Gas Sensors. How Stuff Works

Gas Sensors are devices which detects the presence of gases in an area. These are used for safety purposes to activate alarm systems as warning measure or to shut down a machinery. Gas detectors are used to detect different kinds of gases like combustible, flammable and toxic gases. These are also find application in the detection of oxygen depletion in an area. As the gas sensors measure a particular concentration of gas, the sensor responds to a calibrated gas and serves as a point or scale. As the level of gas increases above the sensor’s calibrated level, the alarm will be activated. Individual sensors are usually used to detect particular gases, but sensors capable of detecting various kinds gases are also available.

Gas sensors are classified into different types based on their mode of operation. These may be Catalytic type, Oxidation type, Semiconductor type and Infrared type.

Catalytic detector

Catalytic detectors use the basic oxidation principle to detect a combustible gas like LPG. When the gas oxidizes, heat generates and the gas sensor converts this heat in to corresponding electric signals. A standard Wheat stone arrangement is used for this. The output from the gas sensor is equal to the concentration of gas in the area. The heater inside the sensor has two heating elements. One is the active element and the other is the reference element. The active element is placed in the catalyst. When the combustible gas reacts exothermically with the oxygen, temperature rises due to catalytic action. The rise in temperature changes the resistance of the active element. The catalytic reaction takes place on the surface of the catalyst. The reference element is non- responsive to gas and gives the base line signal to compensate atmospheric temperature changes. This prevents false triggering of the alarm system.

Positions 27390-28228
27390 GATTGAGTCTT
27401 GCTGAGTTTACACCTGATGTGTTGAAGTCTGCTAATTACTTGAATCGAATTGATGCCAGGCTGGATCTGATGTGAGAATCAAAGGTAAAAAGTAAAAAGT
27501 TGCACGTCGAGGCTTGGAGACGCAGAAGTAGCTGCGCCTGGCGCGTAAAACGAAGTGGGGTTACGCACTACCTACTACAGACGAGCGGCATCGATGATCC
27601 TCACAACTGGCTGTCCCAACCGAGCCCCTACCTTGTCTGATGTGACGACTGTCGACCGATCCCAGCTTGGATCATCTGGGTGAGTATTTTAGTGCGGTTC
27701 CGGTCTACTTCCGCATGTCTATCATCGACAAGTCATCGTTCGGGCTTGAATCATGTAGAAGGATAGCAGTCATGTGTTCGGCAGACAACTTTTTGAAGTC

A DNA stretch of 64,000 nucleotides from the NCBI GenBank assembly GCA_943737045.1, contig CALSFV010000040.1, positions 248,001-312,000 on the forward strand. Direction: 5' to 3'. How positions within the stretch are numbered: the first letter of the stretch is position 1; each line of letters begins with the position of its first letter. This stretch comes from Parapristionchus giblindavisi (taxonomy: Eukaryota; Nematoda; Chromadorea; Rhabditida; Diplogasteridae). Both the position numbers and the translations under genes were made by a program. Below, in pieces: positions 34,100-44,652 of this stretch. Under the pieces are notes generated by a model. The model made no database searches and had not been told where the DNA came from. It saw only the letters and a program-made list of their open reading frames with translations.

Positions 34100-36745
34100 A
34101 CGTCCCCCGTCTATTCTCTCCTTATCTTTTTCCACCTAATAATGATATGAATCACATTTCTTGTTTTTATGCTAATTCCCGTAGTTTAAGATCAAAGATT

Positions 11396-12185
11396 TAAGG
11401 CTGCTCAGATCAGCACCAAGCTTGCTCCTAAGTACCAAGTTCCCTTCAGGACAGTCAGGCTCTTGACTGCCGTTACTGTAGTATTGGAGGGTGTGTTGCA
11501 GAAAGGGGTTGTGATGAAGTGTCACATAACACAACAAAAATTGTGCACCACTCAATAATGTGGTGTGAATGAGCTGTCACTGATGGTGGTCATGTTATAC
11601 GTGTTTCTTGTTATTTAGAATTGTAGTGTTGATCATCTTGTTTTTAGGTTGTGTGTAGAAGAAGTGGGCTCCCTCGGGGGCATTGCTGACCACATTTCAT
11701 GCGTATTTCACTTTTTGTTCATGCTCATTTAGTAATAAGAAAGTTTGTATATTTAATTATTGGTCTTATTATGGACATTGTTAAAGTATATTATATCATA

Semiconductor gas detector

Its working is almost similar to the catalytic detectors but it uses a heated oxide on which the gas absorbs. The heating material is a thin film of metal oxide such as tin deposited on a silicon slice. When the catalytic oxidation takes place followed by the gas absorption, the electrical resistance of the oxide material changes. This change in resistance is equal to the concentration of gas.

Infrared Gas sensor

Many hydrocarbons absorb IR rays at the wavelength of 3.4 micrometers but water and carbon dioxide are relatively transparent in this region of IR spectrum. The principle of IR gas sensor is based on the absorption of infrared rays when passes through an amount of gas. The absorption of IR rays is equal to the volume of gas. The gas sensor has Sample and a Reference cells. Into the sample cell gas enters but the reference cell allows only air to enter. Two beams of IR rays are directed into the sample and reference cells. The amount of IR rays received by the sample cell and reference cell are compared to detect the presence of combustible gases. If a gas enters between the IR ray source and the detector, the level of IR rays falls in the sample cell.